Get Ready to Clean Out the Garage. Household Hazardous Waste Collection Site Coming to South Suburbs

(David Waschbusch / Pexels)(David Waschbusch / Pexels)

For the second year in a row, the Cook County government has celebrated Earth Day by announcing a new south suburban recycling facility aimed at taking some of the nastiest garbage out of the waste stream.

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Following on the heels of 2023’s successful launch of the Center for Hard to Recycle Materials (or CHARM Center) on the South Holland campus of South Suburban College, Cook County will now contribute $4.6 million to create a permanent household hazardous waste drop-off site, also on the college campus.

The hazardous waste site is expected to open in 2025. When it does, people will be able to clean out their garages, closets and cabinets and safely dispose of items including paint, medications, household cleaning products, pesticides and more, said Deborah Stone, head of the Cook County Department of Environment and Sustainability.

The new facility will not only address negative environmental impacts “on a region with historically high pollution and open dumping issues,” but it will fill a gap in services by providing residents with equal access to recycling and disposal options offered elsewhere in the greater Chicago area, Stone said.

When the South Holland site opens, it will join hazardous waste drop-off points in Naperville, Chicago, Rockford and Lake County.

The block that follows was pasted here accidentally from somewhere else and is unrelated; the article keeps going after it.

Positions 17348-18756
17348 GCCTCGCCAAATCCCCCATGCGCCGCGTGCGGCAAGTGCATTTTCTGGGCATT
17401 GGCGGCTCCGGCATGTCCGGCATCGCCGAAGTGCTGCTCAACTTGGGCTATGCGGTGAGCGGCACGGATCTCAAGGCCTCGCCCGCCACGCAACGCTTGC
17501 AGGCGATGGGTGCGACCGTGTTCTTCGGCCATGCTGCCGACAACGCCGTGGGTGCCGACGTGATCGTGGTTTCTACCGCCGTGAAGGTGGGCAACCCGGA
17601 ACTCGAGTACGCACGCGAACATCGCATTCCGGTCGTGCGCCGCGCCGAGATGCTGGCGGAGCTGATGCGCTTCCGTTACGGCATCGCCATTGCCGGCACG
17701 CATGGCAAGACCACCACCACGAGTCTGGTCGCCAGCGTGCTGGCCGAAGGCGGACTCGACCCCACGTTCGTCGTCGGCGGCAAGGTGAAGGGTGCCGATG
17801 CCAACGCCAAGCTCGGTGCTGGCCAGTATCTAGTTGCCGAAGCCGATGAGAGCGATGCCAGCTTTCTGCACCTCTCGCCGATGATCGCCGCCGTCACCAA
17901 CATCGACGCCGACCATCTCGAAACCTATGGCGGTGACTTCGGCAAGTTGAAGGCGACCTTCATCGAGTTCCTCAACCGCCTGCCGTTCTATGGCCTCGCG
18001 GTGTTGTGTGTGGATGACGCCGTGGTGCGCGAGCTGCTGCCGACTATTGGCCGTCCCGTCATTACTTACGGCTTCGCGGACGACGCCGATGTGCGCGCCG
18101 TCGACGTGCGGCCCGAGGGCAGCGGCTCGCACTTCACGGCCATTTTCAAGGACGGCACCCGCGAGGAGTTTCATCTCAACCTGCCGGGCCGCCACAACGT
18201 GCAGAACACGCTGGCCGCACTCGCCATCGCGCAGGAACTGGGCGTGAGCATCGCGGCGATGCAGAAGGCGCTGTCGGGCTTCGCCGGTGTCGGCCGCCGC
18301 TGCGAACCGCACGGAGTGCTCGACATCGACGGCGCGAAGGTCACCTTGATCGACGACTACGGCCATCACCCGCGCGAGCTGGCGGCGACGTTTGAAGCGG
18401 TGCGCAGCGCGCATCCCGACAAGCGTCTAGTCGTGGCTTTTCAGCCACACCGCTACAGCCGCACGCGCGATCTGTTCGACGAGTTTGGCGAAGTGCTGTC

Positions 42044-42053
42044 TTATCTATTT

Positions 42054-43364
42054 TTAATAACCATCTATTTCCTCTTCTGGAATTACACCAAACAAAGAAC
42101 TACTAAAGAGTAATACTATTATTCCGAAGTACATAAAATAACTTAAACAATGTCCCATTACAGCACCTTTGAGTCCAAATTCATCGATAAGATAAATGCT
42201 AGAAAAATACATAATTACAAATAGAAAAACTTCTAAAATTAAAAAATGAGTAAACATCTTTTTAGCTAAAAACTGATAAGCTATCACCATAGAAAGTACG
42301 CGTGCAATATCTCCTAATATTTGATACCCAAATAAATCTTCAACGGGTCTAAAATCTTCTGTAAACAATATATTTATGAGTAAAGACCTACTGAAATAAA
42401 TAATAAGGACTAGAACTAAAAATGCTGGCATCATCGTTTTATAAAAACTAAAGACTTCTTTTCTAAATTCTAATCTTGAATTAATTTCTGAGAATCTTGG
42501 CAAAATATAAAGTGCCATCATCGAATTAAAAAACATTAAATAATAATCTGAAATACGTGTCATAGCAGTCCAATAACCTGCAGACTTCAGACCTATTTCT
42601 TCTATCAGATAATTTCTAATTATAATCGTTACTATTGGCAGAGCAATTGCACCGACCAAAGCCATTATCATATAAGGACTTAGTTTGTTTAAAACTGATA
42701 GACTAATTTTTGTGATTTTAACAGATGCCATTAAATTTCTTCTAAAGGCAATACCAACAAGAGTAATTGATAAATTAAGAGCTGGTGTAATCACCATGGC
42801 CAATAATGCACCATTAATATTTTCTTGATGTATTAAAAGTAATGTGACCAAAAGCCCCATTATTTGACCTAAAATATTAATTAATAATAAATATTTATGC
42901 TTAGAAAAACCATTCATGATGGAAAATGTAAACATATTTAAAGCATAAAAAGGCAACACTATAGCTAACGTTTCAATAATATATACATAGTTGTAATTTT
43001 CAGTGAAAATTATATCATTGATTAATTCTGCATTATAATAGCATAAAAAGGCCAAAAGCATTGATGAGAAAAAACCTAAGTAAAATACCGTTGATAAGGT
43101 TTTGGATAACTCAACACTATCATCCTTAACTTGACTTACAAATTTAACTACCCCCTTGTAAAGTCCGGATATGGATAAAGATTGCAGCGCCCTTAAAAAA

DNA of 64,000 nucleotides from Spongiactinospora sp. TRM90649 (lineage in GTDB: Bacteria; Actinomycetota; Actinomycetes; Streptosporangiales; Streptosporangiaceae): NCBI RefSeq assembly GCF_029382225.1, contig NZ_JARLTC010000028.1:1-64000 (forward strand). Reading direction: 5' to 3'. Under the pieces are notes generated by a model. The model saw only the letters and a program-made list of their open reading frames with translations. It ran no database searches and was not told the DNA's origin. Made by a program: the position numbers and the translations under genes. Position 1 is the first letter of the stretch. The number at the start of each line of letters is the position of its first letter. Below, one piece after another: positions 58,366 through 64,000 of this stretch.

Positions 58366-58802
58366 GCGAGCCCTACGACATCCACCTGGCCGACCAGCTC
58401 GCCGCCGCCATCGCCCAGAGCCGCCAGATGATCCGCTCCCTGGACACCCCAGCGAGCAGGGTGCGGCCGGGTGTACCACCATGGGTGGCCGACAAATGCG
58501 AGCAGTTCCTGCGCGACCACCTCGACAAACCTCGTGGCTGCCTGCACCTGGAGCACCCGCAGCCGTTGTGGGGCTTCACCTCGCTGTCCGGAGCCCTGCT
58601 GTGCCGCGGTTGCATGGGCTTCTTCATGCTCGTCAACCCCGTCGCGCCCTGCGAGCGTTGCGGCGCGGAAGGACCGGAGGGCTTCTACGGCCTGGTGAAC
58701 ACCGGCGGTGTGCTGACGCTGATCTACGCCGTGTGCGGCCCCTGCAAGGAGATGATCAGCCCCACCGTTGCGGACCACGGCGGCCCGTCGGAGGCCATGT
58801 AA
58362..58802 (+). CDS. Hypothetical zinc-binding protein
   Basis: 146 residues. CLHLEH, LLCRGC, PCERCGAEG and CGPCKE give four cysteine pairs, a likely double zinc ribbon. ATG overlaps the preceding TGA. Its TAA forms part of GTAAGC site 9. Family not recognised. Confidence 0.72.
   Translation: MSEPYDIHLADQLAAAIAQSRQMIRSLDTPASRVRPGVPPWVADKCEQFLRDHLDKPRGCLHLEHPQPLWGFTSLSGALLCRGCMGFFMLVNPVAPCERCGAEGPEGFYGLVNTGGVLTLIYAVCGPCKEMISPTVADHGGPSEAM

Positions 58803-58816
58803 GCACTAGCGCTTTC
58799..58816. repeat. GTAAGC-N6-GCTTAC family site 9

In terms of diverting waste, the south suburbs had been lagging other regions, but are starting to catch up, said Kristi Delaurentiis, director of the South Suburban Mayors and Managers Association.

Since opening, the CHARM Center has taken in 120,000 pounds of materials, dropped off by some 2,000 people hailing from 122 different municipalities, officials said.

In its acceptance of clothing and textiles, electronic waste and foam plastics, among other materials, the CHARM Center is one of the most comprehensive recycling sites in Illinois, said Anthony Tindall, solid waste coordinator for Cook County.

“There are not others comparable,” Tindall said. “South Suburban College has created something here that doesn’t exist elsewhere.”

South Suburban College President Lynette Stokes said expanding the partnership with the county will benefit both students and the surrounding communities.

“This facility is critical to residents in the south suburbs because we don’t currently have a facility that allows us to properly dispose of household hazardous waste, which can lead to serious health conditions and environmental impacts,” Stokes said. “... (It) will also provide our students opportunities to become the next generation of sustainability leaders through internship and continued education opportunities.”

Funds for the new facility are coming from Cook County’s pool of American Rescue Plan Act dollars, of which the county allocated $100 million to fight climate change and pollution.

Contact Patty Wetli: @pattywetli | (773) 509-5623 |  [email protected]

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